By Praveen Nair, Development Expert, SAP Labs India
According to Gartner Inc. there will be nearly 26 billion devices by 2020. This means, each of us, on an average, would be connected with at least 3 devices. In such a scenario, imagine the plethora of solutions that could be built to simplify people’s lives.
While IoT is entering all segments of the market, trying to bring in newer dimensions to the way things operate, retail is one area which offers a bigger scope ( with regard to the number of people that it can touch ) in solving complex problems and providing the best-in-class user experience.
Retail business is quite challenging due to the fact that it has seen many paradigm shifts caused by constant changes in technology. Retailers have to remodel their businesses in order to meet the changing technology demands. The Internet of Things could have a tremendous impact on retail — from ordering inventory, to understanding the customer, the technology behind the IoT will transform the shopping experience.
For retailers looking to transition into the IoT, it’s important to remember to offer the customer reasons to buy into the technology. Such reasons must appeal to the customers’ desire to score a bargain, as well as simplify the shopping mission and create the appropriate level of engagement. Internet of Things (IoT) is one way of achieving this. Retailers are working hard, trying to merge IoT with their business to provide a better shopping experience in-store.
Several of the retail challenges can be solved using consumer apps. All that the consumer needs to do is install the app from the device’s App store. Once installed, the app can have a simple registration and thereafter the app knows the shopping patterns of the end user.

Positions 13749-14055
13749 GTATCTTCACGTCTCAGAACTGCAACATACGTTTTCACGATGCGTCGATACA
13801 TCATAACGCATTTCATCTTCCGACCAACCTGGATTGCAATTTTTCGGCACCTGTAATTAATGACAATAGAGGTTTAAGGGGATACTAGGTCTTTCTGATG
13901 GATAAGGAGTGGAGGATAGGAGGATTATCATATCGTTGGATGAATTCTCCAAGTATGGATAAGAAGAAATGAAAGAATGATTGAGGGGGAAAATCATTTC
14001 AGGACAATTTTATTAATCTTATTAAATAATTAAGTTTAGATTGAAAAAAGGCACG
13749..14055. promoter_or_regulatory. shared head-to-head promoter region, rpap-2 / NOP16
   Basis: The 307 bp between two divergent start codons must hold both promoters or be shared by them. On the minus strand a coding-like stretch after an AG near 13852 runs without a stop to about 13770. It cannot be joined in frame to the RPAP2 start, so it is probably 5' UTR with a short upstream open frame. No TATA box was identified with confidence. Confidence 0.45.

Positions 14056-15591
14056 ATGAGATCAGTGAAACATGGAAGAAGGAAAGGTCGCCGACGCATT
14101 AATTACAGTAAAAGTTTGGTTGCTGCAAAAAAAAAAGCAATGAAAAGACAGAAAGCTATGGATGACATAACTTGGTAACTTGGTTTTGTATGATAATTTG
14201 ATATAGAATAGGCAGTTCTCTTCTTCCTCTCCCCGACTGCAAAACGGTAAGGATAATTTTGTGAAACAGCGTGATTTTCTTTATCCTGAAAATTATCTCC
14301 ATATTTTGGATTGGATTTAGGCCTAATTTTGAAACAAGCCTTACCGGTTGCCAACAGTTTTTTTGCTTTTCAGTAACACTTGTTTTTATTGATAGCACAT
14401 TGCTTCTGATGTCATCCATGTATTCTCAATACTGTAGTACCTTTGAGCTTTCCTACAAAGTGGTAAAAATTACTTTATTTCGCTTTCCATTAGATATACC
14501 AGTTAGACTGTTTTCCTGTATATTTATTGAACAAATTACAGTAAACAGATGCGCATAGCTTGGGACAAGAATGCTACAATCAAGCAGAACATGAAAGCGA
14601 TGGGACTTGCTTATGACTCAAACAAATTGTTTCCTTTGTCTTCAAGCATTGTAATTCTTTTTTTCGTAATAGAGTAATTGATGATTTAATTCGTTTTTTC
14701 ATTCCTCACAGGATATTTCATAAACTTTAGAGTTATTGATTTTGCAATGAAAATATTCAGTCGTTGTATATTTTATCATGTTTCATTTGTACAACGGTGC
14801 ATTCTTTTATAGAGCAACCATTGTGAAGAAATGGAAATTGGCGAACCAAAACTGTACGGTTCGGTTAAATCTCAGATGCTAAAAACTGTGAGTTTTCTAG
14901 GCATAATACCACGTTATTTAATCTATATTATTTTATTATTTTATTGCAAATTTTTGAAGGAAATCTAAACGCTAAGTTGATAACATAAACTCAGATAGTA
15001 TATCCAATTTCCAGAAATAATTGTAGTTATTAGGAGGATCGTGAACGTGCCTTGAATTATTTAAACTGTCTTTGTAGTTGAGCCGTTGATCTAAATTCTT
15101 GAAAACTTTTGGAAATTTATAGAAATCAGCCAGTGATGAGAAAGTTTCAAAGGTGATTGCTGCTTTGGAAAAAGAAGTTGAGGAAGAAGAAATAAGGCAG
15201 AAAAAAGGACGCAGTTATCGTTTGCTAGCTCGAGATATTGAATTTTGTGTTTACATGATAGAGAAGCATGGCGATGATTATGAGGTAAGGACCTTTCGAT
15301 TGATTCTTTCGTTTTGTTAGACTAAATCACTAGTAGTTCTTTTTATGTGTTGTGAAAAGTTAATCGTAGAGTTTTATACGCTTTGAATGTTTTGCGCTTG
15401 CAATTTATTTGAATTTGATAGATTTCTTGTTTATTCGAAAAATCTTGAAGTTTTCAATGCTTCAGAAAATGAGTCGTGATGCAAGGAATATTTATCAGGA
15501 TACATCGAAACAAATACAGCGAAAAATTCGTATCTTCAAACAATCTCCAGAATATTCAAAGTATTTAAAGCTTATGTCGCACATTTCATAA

Augmenting the retail floor into the app can give a visual scene of how the retails shop floor looks like. The app should draw the navigation path to guide the user to the correct aisle. From the moment user sets foot into the store, the device knows the whereabouts of the user and informs the retailer in-store. The cameras running face detection algorithms can provide the human touch without having to deploy human resources.
When a user walks near a product, he can be notified about the offers that are available on the product or the products in that aisle. From here the user should be able to search for any product just by typing in the details. The app can then pull out the online review provided by real shoppers so that the end user gets a clear review and not a biased one.
Today, to hire a store helper is expensive and the retail outlets have limited number of them. Users have to wait to identify a helper who is free and can guide them. Moreover these helpers might give a biased review of the slow moving products to ensure that it is pushed out of the store quicker. These problems can be solved by the app.
When the user has found the product, he need not carry them around in a shopping basket. The user should be able to add the product simply by pointing the phone at the item. The smart phone can scan the item or it’s barcode to identify the product. Once the user is done with choosing the items, they just walk to the checkout counter by displaying the ID from the phone’s app. While the checkout is being carried out, the items are collected and packed. Once the user is outside the store, they can simply pick up their bag and leave.
While the above process has been useful for the buyer, the retailer is going to benefit from the analytics generated in tracking the users while they are in the store. The analytics will talk about the users’ buying patterns, the most sold products, etc. With such information in hand, the retailers can think of strategies that can help their business. The past and present trends can predict how the store is going to perform and alert the retailer on which products need extra stocking. The predictive trends can give a better decision making power to the retailer. The retailer, in short, can identify those hidden trends which can propel the business in a more profitable direction.
The retailer must have a robust back end system that can not only support the amount of data being exchanged but it must be able to analyze and act upon the data in near real-time to ensure employees are maximizing revenue, productivity and efficiency.
Consumer demand for convenience, product availability, personalized and contextualized interactions will drive retailers to adopt multiple IoT technologies. This beckons a fresh evaluation of IoT opportunities in retail, as the challenges diminish and the consumer demand for interactive, engaging, and convenient retail experience will trump any hesitance to invest in IoT.
The views expressed in this article are those of the author and may not reflect those of SAP.